Science Fiction Round 56: The Expanse
I had too much spare time in an airport last weekend, so I watched The Expanse. Well, the last few episodes of it. In short, The Expanse is fun, and terrifying.
As ever, there are spoilers, although it’s only the last two sub-headers that hit the end-of-season spoilers.
Flip and Burn
The Expanse is great partly because they do a good job of presenting space travel — and many other aspects of life in space — very accurately.
One of my favorites is the “flip and burn” maneuver. After all, in space, there’s almost no friction to slow you down, so the only way to change your velocity is to burn your rockets, or something similar — and if you’ve only got one big rocket, and you want to slow down, you flip around and point the rocket in the direction that you’re moving. You also want to make sure your “floor” is in the right direction so that you get some convenient fake gravity while you travel.
Bonus: if you want to get somewhere fast, this is also what you do in the middle of your trip. Accelerate (burn your rockets) all the way to the halfway point to your destination, flip around, and then burn backwards the rest of the way there to slow yourself down. This gets demonstrated in the show, too.
Acute Radiation Poisoning
This wasn’t quite as accurate.
Based on the comments of the characters on the receiving end, I’d guess from the Wikipedia table that they picked up about an 8 Gray whole-body dose of radiation. Which is enough to incapacitate you in a couple of hours, but… well, the characters are shown taking some stims (good) and anti-nauseants (also makes sense) until they can get some of the greatly-improved future medical care.
They appear a bit feverish (which also fits), but then they start coughing up blood and having it running from their nostrils.
That doesn’t seem quite right. They should actually be vomiting, or… well… excreting other fluids from other orifices.
I can’t really fault the show’s producers for the choice, though. It looks dramatic, and I don’t think we would want to see the gastrointestinal symptoms.
There Are No Shining Heroes
The “good guys” include Chrisjen Avasarala, who seeks to prevent a war — but finds torture and manipulating her friends to be entirely reasonable ways to try to protect Earth.
The police officer Miller on Ceres is accustomed to accepting bribes, and finds physical threats and assault an entirely reasonable method of keeping order.
James Holden is the closest to a fully good character — but he, too, has issues, especially with accepting responsibility near the beginning of the story.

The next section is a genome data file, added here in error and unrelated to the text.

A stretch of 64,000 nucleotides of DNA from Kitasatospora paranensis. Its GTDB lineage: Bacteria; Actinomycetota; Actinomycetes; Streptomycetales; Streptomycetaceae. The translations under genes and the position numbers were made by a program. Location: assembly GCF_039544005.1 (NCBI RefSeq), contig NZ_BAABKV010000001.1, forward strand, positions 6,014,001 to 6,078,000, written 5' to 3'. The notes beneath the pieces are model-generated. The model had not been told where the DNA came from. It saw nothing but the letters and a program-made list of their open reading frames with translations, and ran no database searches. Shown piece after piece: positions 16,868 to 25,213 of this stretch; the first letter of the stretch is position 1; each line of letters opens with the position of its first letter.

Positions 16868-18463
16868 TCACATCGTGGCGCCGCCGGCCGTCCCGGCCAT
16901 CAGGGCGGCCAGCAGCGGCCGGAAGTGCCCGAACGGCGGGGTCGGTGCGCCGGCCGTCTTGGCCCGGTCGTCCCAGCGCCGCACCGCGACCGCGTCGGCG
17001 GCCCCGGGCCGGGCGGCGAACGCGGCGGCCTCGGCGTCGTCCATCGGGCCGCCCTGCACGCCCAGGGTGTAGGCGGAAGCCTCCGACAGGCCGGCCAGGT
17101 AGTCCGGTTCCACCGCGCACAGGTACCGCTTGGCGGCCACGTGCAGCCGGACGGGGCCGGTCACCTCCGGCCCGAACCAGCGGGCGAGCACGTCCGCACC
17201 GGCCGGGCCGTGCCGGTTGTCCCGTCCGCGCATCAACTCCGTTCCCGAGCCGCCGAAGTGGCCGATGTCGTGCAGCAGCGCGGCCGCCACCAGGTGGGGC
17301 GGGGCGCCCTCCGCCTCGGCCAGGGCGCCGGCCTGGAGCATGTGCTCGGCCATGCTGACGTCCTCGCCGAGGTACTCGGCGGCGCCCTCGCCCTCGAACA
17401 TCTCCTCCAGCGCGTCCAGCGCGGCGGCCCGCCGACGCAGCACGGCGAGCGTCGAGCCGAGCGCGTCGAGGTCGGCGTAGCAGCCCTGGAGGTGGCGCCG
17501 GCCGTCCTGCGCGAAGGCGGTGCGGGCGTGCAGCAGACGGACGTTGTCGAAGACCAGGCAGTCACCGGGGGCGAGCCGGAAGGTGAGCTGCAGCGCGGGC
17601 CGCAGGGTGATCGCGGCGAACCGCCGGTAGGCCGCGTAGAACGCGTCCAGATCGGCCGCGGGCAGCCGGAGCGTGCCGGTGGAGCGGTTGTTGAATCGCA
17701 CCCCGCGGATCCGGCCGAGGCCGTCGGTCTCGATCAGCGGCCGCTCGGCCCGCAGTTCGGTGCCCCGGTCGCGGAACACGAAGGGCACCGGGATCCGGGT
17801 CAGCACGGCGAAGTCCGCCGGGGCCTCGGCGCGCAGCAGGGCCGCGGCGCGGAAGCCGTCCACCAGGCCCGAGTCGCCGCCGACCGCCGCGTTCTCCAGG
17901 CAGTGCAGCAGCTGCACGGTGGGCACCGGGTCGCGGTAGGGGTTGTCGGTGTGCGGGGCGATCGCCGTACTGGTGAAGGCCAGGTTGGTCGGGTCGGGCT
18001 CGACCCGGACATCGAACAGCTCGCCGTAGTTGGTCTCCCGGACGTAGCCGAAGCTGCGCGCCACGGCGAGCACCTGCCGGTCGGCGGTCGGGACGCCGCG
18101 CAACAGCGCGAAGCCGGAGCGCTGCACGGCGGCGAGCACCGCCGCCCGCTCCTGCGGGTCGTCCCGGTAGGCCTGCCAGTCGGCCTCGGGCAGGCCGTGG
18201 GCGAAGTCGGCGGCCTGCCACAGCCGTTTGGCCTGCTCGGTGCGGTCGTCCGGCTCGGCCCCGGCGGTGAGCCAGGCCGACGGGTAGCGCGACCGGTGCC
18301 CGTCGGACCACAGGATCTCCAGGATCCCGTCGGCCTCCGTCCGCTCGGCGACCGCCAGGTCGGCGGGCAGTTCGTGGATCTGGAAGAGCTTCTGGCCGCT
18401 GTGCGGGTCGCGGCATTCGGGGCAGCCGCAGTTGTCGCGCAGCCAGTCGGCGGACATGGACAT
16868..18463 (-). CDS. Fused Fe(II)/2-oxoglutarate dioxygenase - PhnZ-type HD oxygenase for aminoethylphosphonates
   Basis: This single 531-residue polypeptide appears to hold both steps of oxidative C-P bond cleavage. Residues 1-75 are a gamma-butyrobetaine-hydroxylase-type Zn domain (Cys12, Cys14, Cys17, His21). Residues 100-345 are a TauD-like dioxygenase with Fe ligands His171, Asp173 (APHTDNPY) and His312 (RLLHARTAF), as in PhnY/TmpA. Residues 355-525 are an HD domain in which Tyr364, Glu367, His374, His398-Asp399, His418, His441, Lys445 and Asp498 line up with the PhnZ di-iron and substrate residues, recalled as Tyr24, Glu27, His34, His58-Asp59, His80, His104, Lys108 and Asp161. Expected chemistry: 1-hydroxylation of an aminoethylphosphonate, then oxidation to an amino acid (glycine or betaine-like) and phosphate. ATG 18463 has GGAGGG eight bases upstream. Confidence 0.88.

Meanwhile, other characters have varying backstories — from justifying past evils, to attempting to atone for them, to trying to cover up… things. Many of the characters who seem “evil” at first are later shown to have their own motivations, their own personalities and hopes, and are trying to do what they think is the right thing.
I think that this depth is what really drives the story forward.
Shoulda Seen It Coming
It was obvious, in retrospect.
When we learn that Mars is not behind the mysterious new stealth ships, and that someone has stolen one of their research projects, it’s unclear who actually is responsible.
Except, when you think about it, there’s only one force aside from Mars itself that has the resources to pull that off — and it isn’t the OPA.
I was constantly puzzling over this — if it isn’t Mars, and it isn’t Earth, and the OPA didn’t do it because they don’t have the resources, then who did? Who has those stealth ships? I was considering aliens (and I would have been disappointed if it was) until the clearly-humans are shown breaching the Martian ship.
I should have seen the possibility that, with Mars eliminated, Earth was covering up their own program — even from Avasarala.
Never Saw It Coming
What I really didn’t expect was the “protomolecules” that were stolen from the Phoebe research station, and seem to be some sort of shiny blue equivalent of gray goo.
I’m of mixed opinions about this. On the plus side, the mysterious stuff is shown as needing energy — and possibly also matter — input in order to grow, which is good. It doesn’t so far seem to violate matter and energy conservation. It’s also prettily sinister stuff.
On the negative side, well… you called it “protomolecules.” Look, just call it nanobots or self-organizing matter or something. You call it protomolecules, and I think of the Star Trek protomatter from The Search For Spock and the fact that it was basically a technobabble plot excuse.
Don’t do that.
Then again, perhaps they used the random technobabble term because it sounded ominous without giving away the game plan for what the stuff actually is and can do, thereby allowing more suspense before the second season.
I still think it needs a better name.